• 1953: McCarthy begins to investigate the army, which lost him a lot of support. The Senate passed a vote ofcensure against him & the Red Scare died down
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Counter-Culture & the Conservative Reaction


  • Sought to change society by rejecting the values of the previous generation
  • Hippies: Wanted to loosen the family system & live in communes. Peace & a simple way of life
  • August 1969: The Woodstock Festival
  • Radical student groups: Sought to create a more equal society. Rejected racism & anti-communism. Protested against the Vietnam War. Mostly used peaceful tactics but some resorted to violence

Conservative Reaction

  • The older generations felt that the counter-culture was creating social problems & that liberalism wasn't working
  • Emergence of the New Right - neo-liberals, neo-conservatives & the Religious Right
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The Impact of WW2

WW2 & Foreign Policy

  • 1945: USA joins the UN
  • Truman Doctrine & the Marshall Plan - policy of containment by sending aid to countries at risk of falling to communism
  • 1949: USA joins NATO

WW2 & Domestic Policy

  • 1956 Interstate Act aimed at creating a road network for evacuating cities
  • Federal Defence Administration set up to organise evacuations & give advice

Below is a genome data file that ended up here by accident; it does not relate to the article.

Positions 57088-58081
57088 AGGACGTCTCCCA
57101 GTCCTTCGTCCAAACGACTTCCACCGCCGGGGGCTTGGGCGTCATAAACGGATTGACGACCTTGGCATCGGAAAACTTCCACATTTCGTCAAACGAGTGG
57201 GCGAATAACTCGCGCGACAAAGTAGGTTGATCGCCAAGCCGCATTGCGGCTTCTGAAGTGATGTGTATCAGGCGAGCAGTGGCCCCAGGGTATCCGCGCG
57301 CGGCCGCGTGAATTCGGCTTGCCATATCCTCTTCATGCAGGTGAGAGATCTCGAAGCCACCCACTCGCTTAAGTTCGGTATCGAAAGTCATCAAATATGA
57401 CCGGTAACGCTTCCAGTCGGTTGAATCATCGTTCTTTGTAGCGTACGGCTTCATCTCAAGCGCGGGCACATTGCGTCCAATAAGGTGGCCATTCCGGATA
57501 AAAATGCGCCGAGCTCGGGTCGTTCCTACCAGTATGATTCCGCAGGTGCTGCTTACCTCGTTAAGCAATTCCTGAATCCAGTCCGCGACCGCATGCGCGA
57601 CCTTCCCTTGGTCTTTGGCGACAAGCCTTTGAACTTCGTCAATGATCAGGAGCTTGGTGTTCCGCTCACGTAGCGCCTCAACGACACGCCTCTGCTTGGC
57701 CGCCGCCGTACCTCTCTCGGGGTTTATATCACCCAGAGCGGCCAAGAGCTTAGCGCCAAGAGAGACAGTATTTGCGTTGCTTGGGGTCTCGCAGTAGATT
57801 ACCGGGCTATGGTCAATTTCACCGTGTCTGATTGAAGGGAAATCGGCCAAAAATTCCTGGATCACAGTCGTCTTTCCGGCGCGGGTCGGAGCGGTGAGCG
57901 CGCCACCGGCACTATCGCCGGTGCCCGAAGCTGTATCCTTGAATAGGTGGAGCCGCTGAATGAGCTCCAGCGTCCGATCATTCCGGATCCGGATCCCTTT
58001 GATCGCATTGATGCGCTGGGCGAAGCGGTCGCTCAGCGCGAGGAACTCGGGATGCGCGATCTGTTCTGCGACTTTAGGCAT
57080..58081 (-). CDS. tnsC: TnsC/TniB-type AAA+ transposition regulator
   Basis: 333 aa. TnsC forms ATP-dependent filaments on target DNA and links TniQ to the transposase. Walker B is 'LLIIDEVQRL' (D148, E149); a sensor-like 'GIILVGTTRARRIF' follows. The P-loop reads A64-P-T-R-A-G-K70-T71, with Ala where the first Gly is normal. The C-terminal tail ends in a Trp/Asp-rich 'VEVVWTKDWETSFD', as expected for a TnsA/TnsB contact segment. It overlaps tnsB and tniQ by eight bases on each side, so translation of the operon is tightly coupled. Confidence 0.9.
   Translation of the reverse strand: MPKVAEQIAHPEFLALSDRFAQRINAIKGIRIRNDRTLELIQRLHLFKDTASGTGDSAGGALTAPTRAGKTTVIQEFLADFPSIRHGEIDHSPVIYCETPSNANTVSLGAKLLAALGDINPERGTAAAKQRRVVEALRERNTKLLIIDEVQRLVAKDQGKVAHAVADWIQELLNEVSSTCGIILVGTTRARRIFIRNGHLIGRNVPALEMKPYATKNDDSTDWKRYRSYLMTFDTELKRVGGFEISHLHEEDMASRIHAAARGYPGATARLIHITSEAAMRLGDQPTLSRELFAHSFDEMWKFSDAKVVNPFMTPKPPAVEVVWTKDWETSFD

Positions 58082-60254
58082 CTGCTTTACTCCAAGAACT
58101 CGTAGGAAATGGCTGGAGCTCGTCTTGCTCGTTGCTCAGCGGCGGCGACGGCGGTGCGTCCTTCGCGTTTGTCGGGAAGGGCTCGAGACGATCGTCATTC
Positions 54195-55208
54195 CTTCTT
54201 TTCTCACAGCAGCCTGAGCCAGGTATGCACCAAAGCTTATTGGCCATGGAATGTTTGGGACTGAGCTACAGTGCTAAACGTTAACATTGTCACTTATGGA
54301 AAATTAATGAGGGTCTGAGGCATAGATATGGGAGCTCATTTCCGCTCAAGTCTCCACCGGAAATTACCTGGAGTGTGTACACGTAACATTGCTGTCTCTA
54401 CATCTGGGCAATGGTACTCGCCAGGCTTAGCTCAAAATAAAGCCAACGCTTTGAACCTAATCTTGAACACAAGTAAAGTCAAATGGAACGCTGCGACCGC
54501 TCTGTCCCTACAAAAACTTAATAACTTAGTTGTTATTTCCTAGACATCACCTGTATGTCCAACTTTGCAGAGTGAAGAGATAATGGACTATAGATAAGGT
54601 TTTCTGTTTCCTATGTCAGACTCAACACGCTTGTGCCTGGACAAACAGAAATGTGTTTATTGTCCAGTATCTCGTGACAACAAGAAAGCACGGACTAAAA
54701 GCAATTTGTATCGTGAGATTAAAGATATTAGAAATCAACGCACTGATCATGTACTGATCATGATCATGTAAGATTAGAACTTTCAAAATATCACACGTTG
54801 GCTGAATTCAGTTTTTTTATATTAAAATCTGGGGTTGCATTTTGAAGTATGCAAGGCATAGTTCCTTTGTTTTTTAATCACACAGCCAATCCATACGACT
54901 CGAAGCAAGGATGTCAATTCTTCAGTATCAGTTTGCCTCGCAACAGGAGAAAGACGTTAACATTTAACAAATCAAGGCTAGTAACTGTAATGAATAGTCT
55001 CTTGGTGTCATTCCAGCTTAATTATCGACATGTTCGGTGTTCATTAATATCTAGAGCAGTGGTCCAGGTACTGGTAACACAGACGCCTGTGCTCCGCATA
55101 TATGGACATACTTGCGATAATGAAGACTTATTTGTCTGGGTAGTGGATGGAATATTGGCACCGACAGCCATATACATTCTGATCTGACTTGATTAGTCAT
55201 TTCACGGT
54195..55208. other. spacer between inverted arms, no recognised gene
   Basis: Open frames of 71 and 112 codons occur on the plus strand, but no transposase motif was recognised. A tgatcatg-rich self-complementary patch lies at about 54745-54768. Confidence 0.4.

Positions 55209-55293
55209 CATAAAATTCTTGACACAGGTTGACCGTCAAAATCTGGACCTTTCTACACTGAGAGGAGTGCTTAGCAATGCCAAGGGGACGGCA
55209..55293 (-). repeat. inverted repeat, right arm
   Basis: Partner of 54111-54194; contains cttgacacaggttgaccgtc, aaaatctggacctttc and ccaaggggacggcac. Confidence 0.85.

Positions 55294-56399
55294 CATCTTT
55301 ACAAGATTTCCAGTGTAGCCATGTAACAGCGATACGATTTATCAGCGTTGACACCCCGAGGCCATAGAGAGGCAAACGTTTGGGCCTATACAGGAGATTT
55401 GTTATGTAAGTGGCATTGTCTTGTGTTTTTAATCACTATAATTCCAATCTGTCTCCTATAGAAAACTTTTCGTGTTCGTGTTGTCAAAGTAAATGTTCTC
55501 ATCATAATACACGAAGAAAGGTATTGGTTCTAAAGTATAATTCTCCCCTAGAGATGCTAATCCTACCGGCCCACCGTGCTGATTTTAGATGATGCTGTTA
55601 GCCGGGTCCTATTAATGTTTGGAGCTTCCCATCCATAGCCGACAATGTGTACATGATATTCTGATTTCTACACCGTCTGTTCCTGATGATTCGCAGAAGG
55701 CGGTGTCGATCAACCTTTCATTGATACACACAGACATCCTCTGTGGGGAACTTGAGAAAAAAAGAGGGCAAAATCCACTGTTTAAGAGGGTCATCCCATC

• MAD - arms race & stockpiling of nuclear weapons
  • Increase of military activity cost money, but also created jobs & boosted business
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The Impact of the Cold War

Impact on the Presidency

  • Power of the president grew with America's involvement in NATO & the UN
  • Armed forces grew - the President had the power to move forces around without permission from Congress
  • 1947: The National Security Act put the armed foces under the control of the Defense Dept, based at the Pentagon & created the CIA & the NSC - both of which reported to the White House
  • The president had to have the power to act instantly in the event of nuclear war
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The Impact of the Korean War

The Impact on Domestic Policy

  • Shifted presidential attention away from domestic policy
  • Congress took back control over home affairs
  • Republicans criticised Truman's handling of the war & the cost

The Impact on the Presidency

  • Truman mishandled the media. Reporters strated to get information from alternative sources & speculated on Truman's intentions to use the draft & the atomic bomb
  • Pressure to scale up the war